On the site today: Frank Santoro talks tour swag. The endless tour swag. Swag!
And Sarah Boxer on Joe Sacco’s The Great War: July 1, 1916: The First Day of the Battle of the Somme, an Illustrated Panorama
In the history of comics, Sacco’s Great War lies somewhere between two other near-silent comic-like narratives: the medieval Bayeux Tapestry, a 230-foot-long piece of embroidery showing the Norman Invasion of England in 1066 (which Sacco cites as an influence), and Building Stories, Chris Ware’s giant box of comic-book-like objects. But for sheer silence these two can’t compete with The Great War. After all, the Bayeux tapestry has embroidered captions that tell you what’s going on, and Chris Ware allows his characters occasional grunts and sniffs. Here Sacco, the cartoonist of human speech and argument, has banned all words.
No links today. Instead let me digress for a second.
It’s been a good autumn in New York for those interested in comics and comics-related art. There were shows by three Chicago masters: Gladys Nilsson, Karl Wirsum and Art Green; a small but potent show of Peter Saul paintings a A fine exhibition by Seth. And there is, of course, the terrific Art Spiegelman retrospective, about which more later. And now there’s an Ad Reinhardt show at David Zwirner (home also to R. Crumb and Raymond Pettibon). Yes, Ad Reinhardt, king of the all-black painting. An unlikely man to make comics. And yet there it is. The Reinhardt show is not just any exhibition though: It features a complete run of his comics work for P.M. (for which Crockett Johnson, among others, also drew) and ARTnews in the 1940s and ’50s. And to top it off, Zwirner has published an absolutely killer book of these comics: How to Look: Art Comics. Oversized, impeccably designed and printed, it’s my favorite surprise of the year. One of those books you dream of but never imagine really happening. It belongs with the recent Jess book, as well as the Joe Brainard Nancy book (both from Siglio Press), to a now-growing shelf of comics that exist outside both the comic and art narratives. An odd shaped history into which you might also throw the 1960s Hairy Who “comic books”, various works by Dieter Roth, a ton of books by Dorothy Iannone, and all sorts of other odds and ends.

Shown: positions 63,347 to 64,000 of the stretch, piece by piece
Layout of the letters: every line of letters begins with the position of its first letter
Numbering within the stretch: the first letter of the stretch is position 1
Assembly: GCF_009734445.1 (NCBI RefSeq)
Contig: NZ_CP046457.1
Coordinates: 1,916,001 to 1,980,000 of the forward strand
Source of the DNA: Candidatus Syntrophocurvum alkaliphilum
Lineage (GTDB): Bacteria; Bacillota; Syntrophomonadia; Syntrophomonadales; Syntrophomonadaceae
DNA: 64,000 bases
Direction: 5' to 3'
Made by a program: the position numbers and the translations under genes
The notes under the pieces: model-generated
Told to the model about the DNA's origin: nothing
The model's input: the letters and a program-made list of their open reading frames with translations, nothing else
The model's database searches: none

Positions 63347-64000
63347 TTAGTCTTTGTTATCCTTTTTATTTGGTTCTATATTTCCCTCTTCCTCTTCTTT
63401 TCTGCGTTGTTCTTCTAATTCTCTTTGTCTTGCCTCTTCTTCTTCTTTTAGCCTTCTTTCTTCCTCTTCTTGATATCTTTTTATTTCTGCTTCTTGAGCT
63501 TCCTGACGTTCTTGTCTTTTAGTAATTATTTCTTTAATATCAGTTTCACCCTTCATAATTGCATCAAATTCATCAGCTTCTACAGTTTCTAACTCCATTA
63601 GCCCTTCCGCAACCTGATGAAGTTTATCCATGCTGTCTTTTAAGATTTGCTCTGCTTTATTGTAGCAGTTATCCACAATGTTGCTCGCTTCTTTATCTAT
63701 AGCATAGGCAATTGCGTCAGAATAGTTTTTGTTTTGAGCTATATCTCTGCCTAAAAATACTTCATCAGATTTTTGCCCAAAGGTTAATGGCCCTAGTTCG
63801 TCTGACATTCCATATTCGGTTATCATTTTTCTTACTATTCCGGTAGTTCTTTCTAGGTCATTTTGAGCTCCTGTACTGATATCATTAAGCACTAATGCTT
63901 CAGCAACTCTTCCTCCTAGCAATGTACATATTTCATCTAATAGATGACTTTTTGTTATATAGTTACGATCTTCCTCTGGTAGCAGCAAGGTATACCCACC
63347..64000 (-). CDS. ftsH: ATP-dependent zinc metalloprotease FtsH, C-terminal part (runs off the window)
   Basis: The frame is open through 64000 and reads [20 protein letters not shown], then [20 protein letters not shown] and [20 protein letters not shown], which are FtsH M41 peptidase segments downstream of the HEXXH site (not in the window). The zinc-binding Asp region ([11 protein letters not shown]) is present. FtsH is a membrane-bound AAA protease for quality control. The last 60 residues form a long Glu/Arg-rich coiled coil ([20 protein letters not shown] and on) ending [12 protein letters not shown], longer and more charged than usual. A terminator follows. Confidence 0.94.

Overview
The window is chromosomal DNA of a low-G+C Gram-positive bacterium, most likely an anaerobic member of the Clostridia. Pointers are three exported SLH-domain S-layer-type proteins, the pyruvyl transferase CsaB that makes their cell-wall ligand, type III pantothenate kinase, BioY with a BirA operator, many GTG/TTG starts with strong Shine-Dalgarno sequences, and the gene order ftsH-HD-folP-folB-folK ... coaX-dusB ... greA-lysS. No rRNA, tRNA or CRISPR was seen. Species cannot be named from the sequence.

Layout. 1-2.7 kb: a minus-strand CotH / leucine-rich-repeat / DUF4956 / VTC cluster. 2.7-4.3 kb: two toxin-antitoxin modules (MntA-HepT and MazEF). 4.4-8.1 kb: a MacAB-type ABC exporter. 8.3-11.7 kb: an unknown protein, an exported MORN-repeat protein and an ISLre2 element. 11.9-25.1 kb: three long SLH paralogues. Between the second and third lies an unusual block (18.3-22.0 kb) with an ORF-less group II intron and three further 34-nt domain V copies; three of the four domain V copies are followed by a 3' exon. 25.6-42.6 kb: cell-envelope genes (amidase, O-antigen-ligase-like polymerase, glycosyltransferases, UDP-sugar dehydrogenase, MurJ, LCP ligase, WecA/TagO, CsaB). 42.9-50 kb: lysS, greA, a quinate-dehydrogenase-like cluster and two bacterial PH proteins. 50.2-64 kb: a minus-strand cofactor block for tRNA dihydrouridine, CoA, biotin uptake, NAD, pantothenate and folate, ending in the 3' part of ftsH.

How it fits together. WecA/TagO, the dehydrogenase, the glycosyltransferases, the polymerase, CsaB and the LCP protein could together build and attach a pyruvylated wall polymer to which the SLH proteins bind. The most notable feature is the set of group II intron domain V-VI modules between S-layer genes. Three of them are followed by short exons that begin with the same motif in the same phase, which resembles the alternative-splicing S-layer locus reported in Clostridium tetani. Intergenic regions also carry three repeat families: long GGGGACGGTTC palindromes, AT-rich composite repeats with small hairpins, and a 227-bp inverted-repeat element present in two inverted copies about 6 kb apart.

How to Look: Art Comics is an oversized hardcover with a superb essay by Robert Storr, none of which would matter if the comics weren’t so damn good. These are more like visual essays in the Peter Blegvad-sense than the newspaper comics of the time, but what else could they be, really? Each comics page is a collage of paste-up imagery and often-punning, always cunning, words, commenting on, well, art. From “The Insiders” to “How to Look at Iconography” to “How to Look at a Mural” (Guernica, of course), Reinhardt winkingly guides viewers through art as he knew it. Along the way there are many now-forgotten artists, critics, curators and galleries, and many still known. But trace-the-reference is only part of the fun. The elegance of Reinhardt’s compositions, the deftness with which he juxtaposes text and image, and his infrequent, but jarring use of hand-drawn cartooning make each strip a gem. This work should be brought into comics proper, and perhaps viewed as paradigmatic examples of the comic-as-diagram or the comics-as-explanation, much as Scott McCloud and Dan Zettwoch have used it. Anyhow, all of this is to say: Go out and see the show if you’re in NYC, and get the book in any case. It’s an education in art and cartooning.